A Superhighway Across the Bering Strait

Russia is considering a plan to build a superhighway from Eurasia to North America.

A Russian-flagged tanker carrying more than 1.3 million gallons of fuel follows a path made in the ice by the crew of the U.S. Coast Guard Cutter Healy.

At a Russian Academy of Science meeting in March, Vladimir Yakunin, the 66-year-old head of Russian Railways, unveiled detailed plans for what may seem like an impossible infrastructure project. Yakunin proposed engineers could build a high-speed railway through the entirety of Siberia, dubbed the Trans-Eurasian Belt Development (TEPR)—the final destination of which would be the mouth of an underwater tunnel crossing the Bering Strait. Highway, too, could be constructed adjacent to the tracks, effectively making ground transportation possible from Anchorage to Moscow—or for that matter, New York to Paris. Or, if we’re going to go there, Miami to Johannesburg.

“This is an inter-state, inter-civilization, project,” The Siberian Times reported Yakunin saying at the meeting. “It should be an alternative to the current [neo-liberal] model, which has caused a systemic crisis,” by which he means an economy based on investing in derivatives and stock buybacks and, in consulting engineer and infrastructure expert Dr. Hal Cooper’s words “things that are easy to do on your computer, but which don’t benefit the real world.” The idea is to instead focus on reviving economic forces that revolve around building something—and in this case a very big, maybe impossibly ambitious something—in the physical world.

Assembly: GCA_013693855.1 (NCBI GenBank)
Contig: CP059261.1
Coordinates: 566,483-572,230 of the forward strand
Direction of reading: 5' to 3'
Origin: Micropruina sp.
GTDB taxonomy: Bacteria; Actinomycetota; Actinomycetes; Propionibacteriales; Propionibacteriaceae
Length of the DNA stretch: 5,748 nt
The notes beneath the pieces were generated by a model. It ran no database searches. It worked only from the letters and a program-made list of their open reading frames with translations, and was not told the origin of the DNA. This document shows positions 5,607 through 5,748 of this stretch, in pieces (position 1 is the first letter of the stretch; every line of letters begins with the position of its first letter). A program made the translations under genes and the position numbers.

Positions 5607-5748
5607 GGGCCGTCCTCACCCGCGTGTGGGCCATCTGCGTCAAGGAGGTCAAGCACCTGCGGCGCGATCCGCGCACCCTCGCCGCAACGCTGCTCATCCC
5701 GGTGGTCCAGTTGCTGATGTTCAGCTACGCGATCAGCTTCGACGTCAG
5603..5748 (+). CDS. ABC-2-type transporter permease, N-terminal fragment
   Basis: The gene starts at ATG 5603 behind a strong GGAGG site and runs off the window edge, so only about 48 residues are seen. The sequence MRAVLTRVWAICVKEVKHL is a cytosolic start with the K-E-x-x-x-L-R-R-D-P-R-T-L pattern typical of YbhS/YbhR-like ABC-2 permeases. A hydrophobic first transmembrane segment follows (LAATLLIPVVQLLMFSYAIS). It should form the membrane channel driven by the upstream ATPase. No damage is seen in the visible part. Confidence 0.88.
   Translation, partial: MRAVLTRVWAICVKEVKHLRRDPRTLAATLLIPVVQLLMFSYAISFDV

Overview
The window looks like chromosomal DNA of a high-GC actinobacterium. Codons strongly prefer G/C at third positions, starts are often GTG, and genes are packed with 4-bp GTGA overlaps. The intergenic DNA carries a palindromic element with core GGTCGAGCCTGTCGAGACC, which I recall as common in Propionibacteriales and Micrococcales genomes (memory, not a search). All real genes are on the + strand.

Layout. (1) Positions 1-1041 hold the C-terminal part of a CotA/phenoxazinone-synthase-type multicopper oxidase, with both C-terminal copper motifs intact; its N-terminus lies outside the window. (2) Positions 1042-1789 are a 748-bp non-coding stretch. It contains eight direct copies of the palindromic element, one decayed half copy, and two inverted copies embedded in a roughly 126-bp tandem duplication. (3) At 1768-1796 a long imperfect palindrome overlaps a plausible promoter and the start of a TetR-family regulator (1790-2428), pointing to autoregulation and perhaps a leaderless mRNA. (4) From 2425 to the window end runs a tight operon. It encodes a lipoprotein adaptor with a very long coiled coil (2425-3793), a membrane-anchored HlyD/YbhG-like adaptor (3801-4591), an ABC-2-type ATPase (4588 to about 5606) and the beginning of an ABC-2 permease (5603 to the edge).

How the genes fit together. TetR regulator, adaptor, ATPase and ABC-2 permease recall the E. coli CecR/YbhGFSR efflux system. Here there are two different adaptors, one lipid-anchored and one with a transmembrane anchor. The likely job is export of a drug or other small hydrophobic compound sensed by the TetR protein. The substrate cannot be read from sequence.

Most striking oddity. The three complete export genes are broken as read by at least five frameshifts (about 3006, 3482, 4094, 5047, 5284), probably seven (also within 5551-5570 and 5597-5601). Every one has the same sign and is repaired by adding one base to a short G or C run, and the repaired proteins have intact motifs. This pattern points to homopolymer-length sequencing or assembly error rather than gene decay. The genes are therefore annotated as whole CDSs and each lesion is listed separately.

Of course, in order to do this, approximately 12,500 miles of road and new railway would have to be built starting at Russia’s eastern border—which would include the 520 miles between the frigid shores of Nome, Alaska, and Fairbanks, the northernmost point of the Alaskan Highway. And then there’s that 55-mile Bering Strait tunnel itself, which has been priced at somewhere between $25 billion and $50 billion. And what Dr. Hal Cooper calls the “Worldwide Railroad Network” in a 2007 report could range from between one and $1.5 trillion which, Cooper notes, “will be the equivalent of what the United States will spend in total on the Iraq War, for which there will be no measureable benefit to anyone.”

And it’s not that some New Yorker would ever undertake a road trip three-quarters of the way around the world on a lark—but the idea that she could is kind of thrilling. All this may sound wild, but also familiar: This is not a new idea.

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Dreams of bridging the East and West across the Bering Strait have been percolating since the 19th century. Cooper told me that as early as 1846, then-Colorado territorial governor William Gilpin invested in a study to build railway up to northern Alaskan shores. And, it turns out, even decades after being ousted from office, Gilpin was still publishing plans for the “Cosmopolitan Railway” which would fuse together all continents chiefly via the Bering Strait. The 1860s saw a Russian-American company draw plans for an overland telegraph line, which was halted by the success of the Atlantic cables. Thirty years later, the designer of the Golden Gate Bridge devoted his college thesis to blueprints of a Siberian-Alaskan railroad bridge. And in 1906, Czar Nicholas II even approved a Bering Strait bridge project—ultimately slashed at the onset of WWI. (In fact some folks, like historian and journalist William Engdahl, believe that British financial interests created the conditions for WWI in order to prevent the construction of a Bering Strait tunnel, as Atlantic-based financial interests worried over losing maritime economic dominance.)